6. I missed 3GSM, no really! The opportunity to get together with the great and good in Barcelona was greatly missed.
  7. I prefer working for a smaller firm where you can see what's going on end-to-end and you have a lot of direct contact with the client. So working for a big (in the context of the companies I've worked for, 3 is big) company hasn't really suited me perfectly.

Hopefully this brief sojourn in the operator space will make me a better analyst. I think it has.

Time to face up to a UK recession

As the UK seems to be on the brink of a recession, surely it's time for network operators to take a long hard look at how they'll adapt. Why? Because if they don't they may not survive. If revenue falls substantially, consolidation is inevitable.

I've heard a few people claim that mobile is recession-proof. In my opinion no consumer product or service is entirely recession proof. Admittedly few people will give up their mobiles altogether, but usage may change, most notably by users being unwilling to stump up cash for handsets or sign up to contracts. Prepay is probably recession-proof, contract ain't.

The handset market is particularly vulnerable: expensive consumer electronics is one of the first costs to be dumped when the belts are being tightened. Admittedly most people don't currently pay for handsets, but with a dwindling interest in signing up for new contracts, the number of bundled handsets will fall. In fact, contract and handset sales have been declining for months.

So, what do MNOs need to do to head off the risk?
  1. Beef up your prepay options. Prepay will be a big battleground. Headline price doesn't matter so much. People think of prepay like they think of filling up their car with petrol. They don't think of the per-min price. In fact most don't even know what price they're paying. What they are aware of is special offers, e.g. top up £10 and get free calls at the weekend. These sell. Low per-min rates don't really. So focus on hot special offers such as these.
  2. Push SIM-only, it'll be huge. Actually, it's already huge. People will swap out their handsets less frequently, but that doesn't mean they won't change provider, particularly with faster number porting.
  3. Focus on own-channels. Big opportunity here to cut out the third party channels. Deal seekers will come into store or use the web. They'll chase the deals, so there's no need to throw money at a middleman.
  4. Do not throw handset subsidies at prepay users. How many times do you need to be told. If you sell prepay handsets at massive subsidies, you'll get box-breaking. Then you'll haemmorhage cash. End of story.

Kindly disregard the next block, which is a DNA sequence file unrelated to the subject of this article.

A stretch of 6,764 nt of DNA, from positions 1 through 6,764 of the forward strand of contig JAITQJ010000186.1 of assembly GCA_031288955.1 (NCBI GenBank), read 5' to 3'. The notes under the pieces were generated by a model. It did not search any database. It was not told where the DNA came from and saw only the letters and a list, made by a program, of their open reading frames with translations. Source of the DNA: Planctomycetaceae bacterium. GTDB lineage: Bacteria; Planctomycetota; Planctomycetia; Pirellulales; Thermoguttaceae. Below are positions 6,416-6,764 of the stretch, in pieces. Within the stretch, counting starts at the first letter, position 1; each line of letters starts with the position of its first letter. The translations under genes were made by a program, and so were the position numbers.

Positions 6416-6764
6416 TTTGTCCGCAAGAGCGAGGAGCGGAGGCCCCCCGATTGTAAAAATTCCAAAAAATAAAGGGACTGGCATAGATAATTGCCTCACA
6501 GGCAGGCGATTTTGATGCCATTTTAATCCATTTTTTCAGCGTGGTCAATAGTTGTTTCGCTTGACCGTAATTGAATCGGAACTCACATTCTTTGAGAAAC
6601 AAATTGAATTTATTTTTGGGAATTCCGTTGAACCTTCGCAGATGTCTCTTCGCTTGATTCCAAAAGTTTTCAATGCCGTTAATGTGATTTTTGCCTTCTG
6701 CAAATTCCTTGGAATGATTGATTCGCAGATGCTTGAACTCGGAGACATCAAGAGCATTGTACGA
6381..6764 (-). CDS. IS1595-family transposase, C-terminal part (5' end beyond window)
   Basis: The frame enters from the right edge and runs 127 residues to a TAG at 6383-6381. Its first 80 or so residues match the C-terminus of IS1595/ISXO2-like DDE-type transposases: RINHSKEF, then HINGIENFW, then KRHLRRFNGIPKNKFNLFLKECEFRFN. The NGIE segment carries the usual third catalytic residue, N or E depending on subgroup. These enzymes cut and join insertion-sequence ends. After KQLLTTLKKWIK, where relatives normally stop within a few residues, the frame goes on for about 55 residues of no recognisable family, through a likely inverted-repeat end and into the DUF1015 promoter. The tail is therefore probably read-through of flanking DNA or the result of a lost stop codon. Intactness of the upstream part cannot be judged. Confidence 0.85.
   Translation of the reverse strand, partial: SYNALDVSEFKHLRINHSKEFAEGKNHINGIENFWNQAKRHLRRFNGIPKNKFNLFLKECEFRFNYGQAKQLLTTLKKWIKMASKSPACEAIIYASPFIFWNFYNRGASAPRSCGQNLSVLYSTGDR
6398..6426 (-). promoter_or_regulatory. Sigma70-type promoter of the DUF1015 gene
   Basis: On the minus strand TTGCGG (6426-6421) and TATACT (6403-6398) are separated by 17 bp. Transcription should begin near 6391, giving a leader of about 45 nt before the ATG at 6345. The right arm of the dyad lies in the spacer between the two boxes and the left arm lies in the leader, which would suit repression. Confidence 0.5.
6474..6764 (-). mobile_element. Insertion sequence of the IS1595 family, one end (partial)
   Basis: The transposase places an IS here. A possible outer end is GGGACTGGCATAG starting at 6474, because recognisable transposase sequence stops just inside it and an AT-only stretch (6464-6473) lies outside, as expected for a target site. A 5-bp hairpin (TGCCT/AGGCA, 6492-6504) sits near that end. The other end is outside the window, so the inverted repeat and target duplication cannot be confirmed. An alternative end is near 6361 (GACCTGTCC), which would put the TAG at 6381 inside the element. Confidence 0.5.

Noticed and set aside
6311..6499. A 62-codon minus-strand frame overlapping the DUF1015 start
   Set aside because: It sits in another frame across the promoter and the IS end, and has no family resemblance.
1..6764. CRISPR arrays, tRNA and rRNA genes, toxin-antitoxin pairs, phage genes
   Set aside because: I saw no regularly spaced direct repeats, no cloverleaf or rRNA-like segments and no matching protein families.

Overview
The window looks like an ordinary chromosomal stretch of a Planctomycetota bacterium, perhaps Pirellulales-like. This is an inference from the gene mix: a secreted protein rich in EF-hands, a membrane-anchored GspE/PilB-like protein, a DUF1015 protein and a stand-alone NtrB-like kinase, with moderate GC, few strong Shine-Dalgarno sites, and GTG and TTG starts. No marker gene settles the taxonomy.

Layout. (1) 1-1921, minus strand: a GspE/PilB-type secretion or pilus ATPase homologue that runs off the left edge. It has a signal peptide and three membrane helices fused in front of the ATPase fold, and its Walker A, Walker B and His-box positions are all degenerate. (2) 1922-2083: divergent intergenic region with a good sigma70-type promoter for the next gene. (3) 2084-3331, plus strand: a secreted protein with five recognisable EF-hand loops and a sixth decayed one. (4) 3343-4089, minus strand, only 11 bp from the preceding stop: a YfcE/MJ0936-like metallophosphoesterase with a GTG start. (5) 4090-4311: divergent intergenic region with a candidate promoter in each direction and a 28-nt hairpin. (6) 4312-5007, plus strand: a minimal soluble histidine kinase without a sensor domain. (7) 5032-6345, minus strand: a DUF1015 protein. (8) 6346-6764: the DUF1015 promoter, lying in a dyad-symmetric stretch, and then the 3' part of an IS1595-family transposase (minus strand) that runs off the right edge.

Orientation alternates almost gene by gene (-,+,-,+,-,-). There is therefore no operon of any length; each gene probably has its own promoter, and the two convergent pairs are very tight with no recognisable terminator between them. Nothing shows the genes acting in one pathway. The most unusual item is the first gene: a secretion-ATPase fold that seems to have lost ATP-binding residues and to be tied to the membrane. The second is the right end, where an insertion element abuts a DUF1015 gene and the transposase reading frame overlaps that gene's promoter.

5. Look at more flexible contract offers. Rolling contracts, for example, should be investigated more closely. People don't want to tie themselves down, so don't make them. This applies equally to mobile broadband, where operators can steal a march on fixed BB suppliers with more flexible contract terms.
  6. Forget the multimedi services. These are far from being essentials (unlike voice and text) so don't focus on them. Push cheap voice and text.

In conclusion, mobile voice and SMS are probably recession-proof, but the way people pay for them isn't.

Thursday, 5 June 2008

How cool is the mobile industry?

Long time since I last posted. Hoping to get going with this again.

Nothing earth-shattering to comment on, but I remembered something that happened a little while back that demonstrated the problems associated with the clash of media, youth culture and telecoms.

At a conference while discussing full track music downloads a prominent industry analyst referred to Gnarls Barkley (who had hit #1 with the excellent "Crazy" solely on the basis of digital download, much of it mobile) as "he". Now I don't claim to be the most hip with the kids but even I'm aware that GB is a "they", specifically Cee-Lo Green and Danger Mouse (no, not that Danger Mouse).

Of course, pretty much no-one noticed since the average attendee at a mobile conference is not that down with da yoof. However it did demonstrate a couple of things to me. Firstly, do your research. Secondly, and less facetiously, we in telecoms have pretty much no understanding of popular culture. Don't try to guess, you'll get it wrong. Give people the tools to do what they want to do and leave it at that. That's the "smart" pipe. The "dumb" pipe thinks that Gnarls Barkley is a "he", Lykke Li can be found in Ikea and emo was Rod Hull's friend.

Lads, lads...where's Rod?

There has, recently been an obsession with mobilising Facebook and MySpace and so on. This misses the point. These sites are ephemeral. Give it 2 years and everyone will be on to something else. Remember Friends Reunited? Still checking it? Thought not. Still think you'll be using Facebook in 2 years? Maybe, but then you'll probably also be using something else. Mobilising the internet is about allowing people to do what they like, not second guessing it.